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'Trauma and Hope' - meeting Dr Yasser Abu Jamei

Venue: Birkbeck Main Building, Malet Street

Birkbeck Institute for the Humanities is delighted to have the opportunity to host a meeting chaired by BIH Co-Director Professor Jacqueline Rose, with Gaza's pre-eminent psychiatrist Dr Yasser Jamei who is on a rare visit outside the blockaded Gaza Strip .

Dr Jamei is Director General of the Gaza Community Mental Health Programme, an independent NGO where he has worked since 2004. He has been Director of GCMHP following the death of its well-known founder, Dr. Eyad el Sarraj, in 2014.  

In this period GCMHP has confronted the mental health  crises of five major Israeli military offensives and nearly 16 years of blockade, against the background of economic and social conditions which caused the UN to warn a decade ago of Gaza becoming unliveable by 2020. This event gives an opportunity to hear first-hand about the psychological and social reality of these unique and recent events from a professional whose work is understanding and ameliorating trauma. The working strategies devised by GCMHP, to be discussed, will show how hope is nourished in circumstances where it appears unthinkable.

The event is a talk followed by a Q&A.

Doors open: 4.30 pm
Talk starts: 5.00 pm

This event is free and open to all but registration is required. Please click on the 'book your place' link to secure your place.




The background of our meeting 'Trauma and Hope' is in the following words written in June 2021 by Dr Jamei for the magazine 'Scientific American':

The 2014 Gaza war lasted for seven weeks through July and August, including a ground invasion into Gaza. There were then 2,251 Palestinians killed and 11,000 wounded.  During the four months that followed the attacks UNICEF reported that more than 370,000 children were in need of mental health and psychosocial support.

This time (June 2021) in one night, it was reported, 160 warplanes attacked 450 targets in less than 40 minutes in northern areas of the Gaza Strip. The strikes happened at the same time as 500 artillery shells were fired. People from outside Gaza asked us if this experience was similar to what happened in 2008 when the first strike took place. On Saturday, December 27, 2008, at around 11:20 A.M., suddenly people in the whole Gaza strip were overwhelmed with the sounds of bombardment and the view of a huge mushroom-like smoke plume that was all over the place. It was a moment where children were either going to schools (afternoon shift) or returning from schools (morning shift). At that moment about 60 fighter planes carried out the first attack in less than one minute. People asked us whether this felt the same. Perhaps it looks the same, but there is a critical major difference.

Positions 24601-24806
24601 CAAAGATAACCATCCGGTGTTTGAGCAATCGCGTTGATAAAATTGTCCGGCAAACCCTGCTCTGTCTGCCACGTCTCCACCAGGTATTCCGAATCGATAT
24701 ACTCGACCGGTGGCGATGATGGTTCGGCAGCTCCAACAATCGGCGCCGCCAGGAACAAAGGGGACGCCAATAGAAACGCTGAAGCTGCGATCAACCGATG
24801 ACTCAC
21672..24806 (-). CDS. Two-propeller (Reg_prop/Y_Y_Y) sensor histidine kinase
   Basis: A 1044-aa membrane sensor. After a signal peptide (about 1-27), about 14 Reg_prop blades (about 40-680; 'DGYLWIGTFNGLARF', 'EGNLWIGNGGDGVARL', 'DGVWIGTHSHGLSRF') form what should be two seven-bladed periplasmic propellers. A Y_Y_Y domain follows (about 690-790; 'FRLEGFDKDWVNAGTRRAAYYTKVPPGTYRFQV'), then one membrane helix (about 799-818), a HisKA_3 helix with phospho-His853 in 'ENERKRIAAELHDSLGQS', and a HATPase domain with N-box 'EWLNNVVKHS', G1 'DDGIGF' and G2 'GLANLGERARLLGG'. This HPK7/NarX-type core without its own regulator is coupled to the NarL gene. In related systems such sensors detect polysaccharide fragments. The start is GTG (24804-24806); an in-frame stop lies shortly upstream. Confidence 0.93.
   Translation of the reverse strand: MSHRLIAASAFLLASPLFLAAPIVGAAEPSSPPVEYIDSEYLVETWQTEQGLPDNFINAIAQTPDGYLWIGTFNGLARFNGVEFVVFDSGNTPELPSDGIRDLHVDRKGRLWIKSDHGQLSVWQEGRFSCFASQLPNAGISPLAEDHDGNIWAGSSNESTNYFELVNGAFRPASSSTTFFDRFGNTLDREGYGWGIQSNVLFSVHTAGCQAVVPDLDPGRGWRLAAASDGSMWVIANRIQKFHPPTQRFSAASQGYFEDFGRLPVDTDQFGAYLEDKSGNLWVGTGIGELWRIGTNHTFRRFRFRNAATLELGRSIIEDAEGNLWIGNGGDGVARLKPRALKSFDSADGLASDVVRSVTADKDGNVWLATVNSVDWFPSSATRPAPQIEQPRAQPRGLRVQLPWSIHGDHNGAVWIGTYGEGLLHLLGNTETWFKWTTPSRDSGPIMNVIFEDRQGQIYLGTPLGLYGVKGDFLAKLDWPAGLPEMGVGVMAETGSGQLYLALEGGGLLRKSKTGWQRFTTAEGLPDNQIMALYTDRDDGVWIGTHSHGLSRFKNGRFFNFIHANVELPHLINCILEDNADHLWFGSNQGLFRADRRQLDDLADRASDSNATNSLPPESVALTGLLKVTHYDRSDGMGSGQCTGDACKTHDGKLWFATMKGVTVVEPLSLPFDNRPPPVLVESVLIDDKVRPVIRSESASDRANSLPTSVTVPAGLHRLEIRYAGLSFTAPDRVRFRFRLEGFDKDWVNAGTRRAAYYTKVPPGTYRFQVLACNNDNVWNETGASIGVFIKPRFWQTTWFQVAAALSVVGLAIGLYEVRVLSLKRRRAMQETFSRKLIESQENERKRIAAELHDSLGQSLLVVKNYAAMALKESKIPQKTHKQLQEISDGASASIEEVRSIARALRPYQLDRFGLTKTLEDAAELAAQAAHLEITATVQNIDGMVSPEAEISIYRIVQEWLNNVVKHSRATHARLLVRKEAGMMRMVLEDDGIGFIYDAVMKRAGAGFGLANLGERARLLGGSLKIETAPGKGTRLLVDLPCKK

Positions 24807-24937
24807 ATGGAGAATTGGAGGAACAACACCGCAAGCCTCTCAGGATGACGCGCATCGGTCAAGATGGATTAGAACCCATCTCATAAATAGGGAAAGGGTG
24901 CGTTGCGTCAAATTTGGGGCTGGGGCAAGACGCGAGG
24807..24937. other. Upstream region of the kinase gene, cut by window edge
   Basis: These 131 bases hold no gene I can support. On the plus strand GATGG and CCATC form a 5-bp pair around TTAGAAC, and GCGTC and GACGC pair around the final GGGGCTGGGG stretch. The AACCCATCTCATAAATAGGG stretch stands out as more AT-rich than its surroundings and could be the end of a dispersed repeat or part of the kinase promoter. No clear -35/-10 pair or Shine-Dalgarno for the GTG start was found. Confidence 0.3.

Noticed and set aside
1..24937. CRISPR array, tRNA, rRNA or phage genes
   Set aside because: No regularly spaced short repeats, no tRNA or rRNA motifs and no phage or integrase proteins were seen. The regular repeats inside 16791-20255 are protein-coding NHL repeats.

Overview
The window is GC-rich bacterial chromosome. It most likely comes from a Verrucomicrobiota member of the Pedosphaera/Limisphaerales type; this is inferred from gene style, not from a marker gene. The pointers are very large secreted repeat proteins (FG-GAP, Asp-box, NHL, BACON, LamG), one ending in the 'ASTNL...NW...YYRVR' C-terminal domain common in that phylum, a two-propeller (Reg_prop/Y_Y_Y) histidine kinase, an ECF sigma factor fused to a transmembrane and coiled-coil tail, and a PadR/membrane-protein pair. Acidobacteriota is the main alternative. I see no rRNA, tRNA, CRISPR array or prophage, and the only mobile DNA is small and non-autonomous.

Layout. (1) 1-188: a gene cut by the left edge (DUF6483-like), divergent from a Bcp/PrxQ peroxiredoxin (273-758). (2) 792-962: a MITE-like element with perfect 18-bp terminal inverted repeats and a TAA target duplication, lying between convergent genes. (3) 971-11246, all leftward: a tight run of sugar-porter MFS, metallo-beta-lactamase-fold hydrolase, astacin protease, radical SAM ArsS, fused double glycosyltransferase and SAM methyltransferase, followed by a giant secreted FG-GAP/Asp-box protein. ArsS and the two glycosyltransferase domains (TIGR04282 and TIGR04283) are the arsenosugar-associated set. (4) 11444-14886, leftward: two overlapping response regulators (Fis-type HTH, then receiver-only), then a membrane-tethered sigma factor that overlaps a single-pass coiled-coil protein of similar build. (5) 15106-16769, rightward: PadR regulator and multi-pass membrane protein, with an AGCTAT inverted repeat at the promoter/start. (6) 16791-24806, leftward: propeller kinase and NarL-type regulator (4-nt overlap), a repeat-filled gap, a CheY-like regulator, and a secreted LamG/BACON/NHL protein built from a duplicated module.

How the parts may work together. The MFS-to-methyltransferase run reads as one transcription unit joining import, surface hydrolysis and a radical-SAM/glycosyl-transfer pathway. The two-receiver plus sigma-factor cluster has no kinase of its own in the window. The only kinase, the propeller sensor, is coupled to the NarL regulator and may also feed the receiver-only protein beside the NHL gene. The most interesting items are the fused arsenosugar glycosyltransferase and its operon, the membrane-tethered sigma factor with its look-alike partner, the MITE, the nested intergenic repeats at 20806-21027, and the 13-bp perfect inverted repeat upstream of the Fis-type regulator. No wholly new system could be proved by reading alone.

In 2008 the bombing was a single minute or two minutes, and it was across the whole Gaza strip (140 square miles). But what happened in these 11 days (2021) is entirely different. The strikes continued for about 25 to 30 minutes, or sometimes up to 40 minutes in the same city or geographical area. You could hear continuous bombing in your own city, in your own small geographical area, that continued for about 25 to 40 minutes. In all that time neither you nor your children nor your wife nor any other family member would feel that they could take even a single breath.

The continuous bombardment and shelling that continued in different cities on different nights meant that no one really could feel any moment of safety. All of us had our nervous system at its very highest alarm level for more than 25 and up to 40 minutes. I can say that this is the most fearful experience that I have had throughout the large offensives over the years.

Ours is a life that you will never understand unless you are a resident of Gaza. Outsiders love to call us resilient human beings, rather than see our reality. As the English poet T. S. Eliot wrote in 1936, “Humankind cannot bear very much reality.”

Contact name:

  • Dr Yasser Abu-Jamei
  • Prof Jacqueline Rose -